These emerging imperialisms emerged with the bleeding wounds of the marginalized masses.
Poor people residing in their own countries laden with the additional miseries of exploitation and dependence of semi-colonial countries that have neither resolved nor do they propose to resolve all outstanding accounts from the reign of capitalism and imperialism.
Instead, they take the reins of domination of other countries in their own hands.
They do not portend a better future for the whole of humanity, even if they disguise themselves with the rhetoric of a “different” world.
Structurally weaker at birth than the previous imperialist powers at the time of their emergence, they foreshadow fresh sufferings and unmet needs of workers, the people, and nations of the planet.
In many cases, they add a second, third, or even fourth chain of subjugated nations and dependent countries, adding their own yokes upon them while partially maintaining their dependence on the old declining imperialism.
Characterized by the splintering of imperialist power into several competing blocs, this new geopolitical system encounters serious difficulties resolving its contradictions by way of its classical method of direct and total war between them, as shown in the cases of World Wars I and II.
The U.S. hegemony has dissolved in its crisis, liquefying its ability to be the sole police force of the universe.
Now it competes, but it is losing at the hands of China and its bloc, the BRICS.
However, this has not prevented the old and emerging great powers from carrying out overt and covert wars of annihilation and occupation for the purposes of controlling natural resources, as well as conducting economic wars in both national and international markets as a means of controlling producers of raw materials and other valuable natural resources.
In order to realize that the prospect of a third world war has not been erased, but is only waiting for the development of events, one only needs to observe the hand of imperialism at work on both sides of the battle in Egypt, Syria, Lebanon, Iraq, Afghanistan, South Africa, and Ukraine.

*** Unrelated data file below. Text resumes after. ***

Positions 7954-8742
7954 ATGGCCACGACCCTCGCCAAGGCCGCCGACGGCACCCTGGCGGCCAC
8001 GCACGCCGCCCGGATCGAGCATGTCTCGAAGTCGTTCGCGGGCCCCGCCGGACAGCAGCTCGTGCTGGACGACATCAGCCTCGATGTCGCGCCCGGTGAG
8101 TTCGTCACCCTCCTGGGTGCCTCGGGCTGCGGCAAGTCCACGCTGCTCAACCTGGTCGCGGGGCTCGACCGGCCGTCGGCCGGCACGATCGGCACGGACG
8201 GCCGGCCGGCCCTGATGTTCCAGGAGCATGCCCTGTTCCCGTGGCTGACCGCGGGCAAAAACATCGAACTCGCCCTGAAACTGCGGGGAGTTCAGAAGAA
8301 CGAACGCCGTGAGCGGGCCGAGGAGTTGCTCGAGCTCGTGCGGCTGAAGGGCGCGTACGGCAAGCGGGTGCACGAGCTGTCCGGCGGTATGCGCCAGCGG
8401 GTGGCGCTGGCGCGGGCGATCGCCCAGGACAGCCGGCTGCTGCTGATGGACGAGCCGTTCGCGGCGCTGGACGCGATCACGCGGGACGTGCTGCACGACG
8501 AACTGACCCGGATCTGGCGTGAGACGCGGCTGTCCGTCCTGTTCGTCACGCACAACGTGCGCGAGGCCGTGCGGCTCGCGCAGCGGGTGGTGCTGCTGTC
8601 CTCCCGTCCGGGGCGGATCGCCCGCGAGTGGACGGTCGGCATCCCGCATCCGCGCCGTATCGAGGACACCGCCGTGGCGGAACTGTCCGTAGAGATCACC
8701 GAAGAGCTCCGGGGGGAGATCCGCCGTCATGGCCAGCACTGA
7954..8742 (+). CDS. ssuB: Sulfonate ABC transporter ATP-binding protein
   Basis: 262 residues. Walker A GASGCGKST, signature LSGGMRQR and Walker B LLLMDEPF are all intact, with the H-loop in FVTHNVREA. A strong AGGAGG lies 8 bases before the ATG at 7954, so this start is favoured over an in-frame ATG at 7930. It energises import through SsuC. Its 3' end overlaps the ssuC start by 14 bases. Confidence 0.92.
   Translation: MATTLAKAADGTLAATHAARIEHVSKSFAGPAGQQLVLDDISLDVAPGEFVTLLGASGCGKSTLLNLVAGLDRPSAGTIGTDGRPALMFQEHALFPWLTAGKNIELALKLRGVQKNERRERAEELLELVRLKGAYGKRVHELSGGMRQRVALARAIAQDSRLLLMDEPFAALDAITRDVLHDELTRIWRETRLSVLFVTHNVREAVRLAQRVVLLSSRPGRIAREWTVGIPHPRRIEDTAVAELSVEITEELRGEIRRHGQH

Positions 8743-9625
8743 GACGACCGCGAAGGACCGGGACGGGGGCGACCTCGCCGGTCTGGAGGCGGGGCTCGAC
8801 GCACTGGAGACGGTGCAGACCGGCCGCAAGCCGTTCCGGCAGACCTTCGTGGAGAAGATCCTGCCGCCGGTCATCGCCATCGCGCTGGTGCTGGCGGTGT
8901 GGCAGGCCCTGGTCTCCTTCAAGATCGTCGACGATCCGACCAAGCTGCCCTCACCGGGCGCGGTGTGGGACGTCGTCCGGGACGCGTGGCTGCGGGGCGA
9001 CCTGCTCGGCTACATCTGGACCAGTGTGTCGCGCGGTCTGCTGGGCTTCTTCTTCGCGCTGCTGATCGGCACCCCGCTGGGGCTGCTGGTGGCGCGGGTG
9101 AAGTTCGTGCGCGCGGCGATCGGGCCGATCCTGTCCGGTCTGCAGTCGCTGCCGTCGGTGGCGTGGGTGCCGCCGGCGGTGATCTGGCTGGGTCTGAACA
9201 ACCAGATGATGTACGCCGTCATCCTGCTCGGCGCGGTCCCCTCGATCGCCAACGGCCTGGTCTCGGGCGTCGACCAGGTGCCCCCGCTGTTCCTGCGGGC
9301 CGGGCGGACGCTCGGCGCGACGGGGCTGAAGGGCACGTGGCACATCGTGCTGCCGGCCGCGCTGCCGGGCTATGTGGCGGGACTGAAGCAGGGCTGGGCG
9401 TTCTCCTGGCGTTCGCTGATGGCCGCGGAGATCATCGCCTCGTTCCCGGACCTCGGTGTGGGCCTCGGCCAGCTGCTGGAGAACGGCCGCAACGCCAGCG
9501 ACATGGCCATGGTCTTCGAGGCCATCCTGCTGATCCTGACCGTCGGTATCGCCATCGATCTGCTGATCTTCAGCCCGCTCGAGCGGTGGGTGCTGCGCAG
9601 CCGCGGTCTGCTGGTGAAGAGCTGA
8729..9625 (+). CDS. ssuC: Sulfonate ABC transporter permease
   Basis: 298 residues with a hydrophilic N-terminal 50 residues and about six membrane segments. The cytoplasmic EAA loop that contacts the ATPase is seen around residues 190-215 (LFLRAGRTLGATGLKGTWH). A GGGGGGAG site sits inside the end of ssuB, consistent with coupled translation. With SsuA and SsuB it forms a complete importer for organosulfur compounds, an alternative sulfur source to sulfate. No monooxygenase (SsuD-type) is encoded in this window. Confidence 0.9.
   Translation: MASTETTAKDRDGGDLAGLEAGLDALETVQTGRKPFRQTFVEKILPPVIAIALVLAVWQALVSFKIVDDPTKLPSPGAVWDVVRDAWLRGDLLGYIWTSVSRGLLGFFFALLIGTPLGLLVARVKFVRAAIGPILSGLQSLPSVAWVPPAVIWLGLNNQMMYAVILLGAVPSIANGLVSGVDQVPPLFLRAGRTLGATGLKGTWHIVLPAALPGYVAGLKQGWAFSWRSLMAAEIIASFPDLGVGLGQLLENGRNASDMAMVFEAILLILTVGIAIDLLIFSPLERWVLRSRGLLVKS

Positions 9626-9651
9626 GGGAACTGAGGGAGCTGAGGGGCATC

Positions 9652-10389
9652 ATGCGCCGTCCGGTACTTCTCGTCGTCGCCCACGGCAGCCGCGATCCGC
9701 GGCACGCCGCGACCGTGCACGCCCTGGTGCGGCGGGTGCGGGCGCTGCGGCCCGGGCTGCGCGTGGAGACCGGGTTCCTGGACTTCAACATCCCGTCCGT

The leading imperialisms—U.S., Europe, Brazil, China, Russia and their allies—are all embarked on military adventures, occupations of countries, economic invasions, and the manufacture of lethal weapons, both conventional and nuclear.
They are doing so in such a manner that the global stockpile of weapons, particularly those name "strategically conventional", has doubled in the last decade and tripled since the so-called “end of the Cold War,” “end of the Soviet Union,” or, as it was triumphantly proclaimed in the early 1990s, the “end of history,” by which was meant the end of class struggle.
Led by one of the imperialisms or their proxies, armed clashes, invasions, and aggressions multiply daily.
Even being devoid of natural resources does not preclude a country from experiencing such attacks.
Since the B.R.I.C.S. assumed their imperial status during this system’s dying breath, they could make the full imperial power arc of power in just a few years, or just a few decades.
In this case, a jump from the quantitative to qualitative is all that will be needed to provoke a catastrophe.
Accumulating for the qualitative leap are the increasing quantity of economic and armed conflicts which are accelerated by struggles over food, water, oil, metals, and other natural resources of all kinds.
It is only a question of time.
All material in this article is part of a much larger document, The Transitional Program II
Related article: China` s Belt and Road Initiative: the most ambitious imperialist expansion of the century /By Carlos Petroni https://www.facebook.com/TheDailySocialist/posts/270522313357498
• Vuelva a la página principal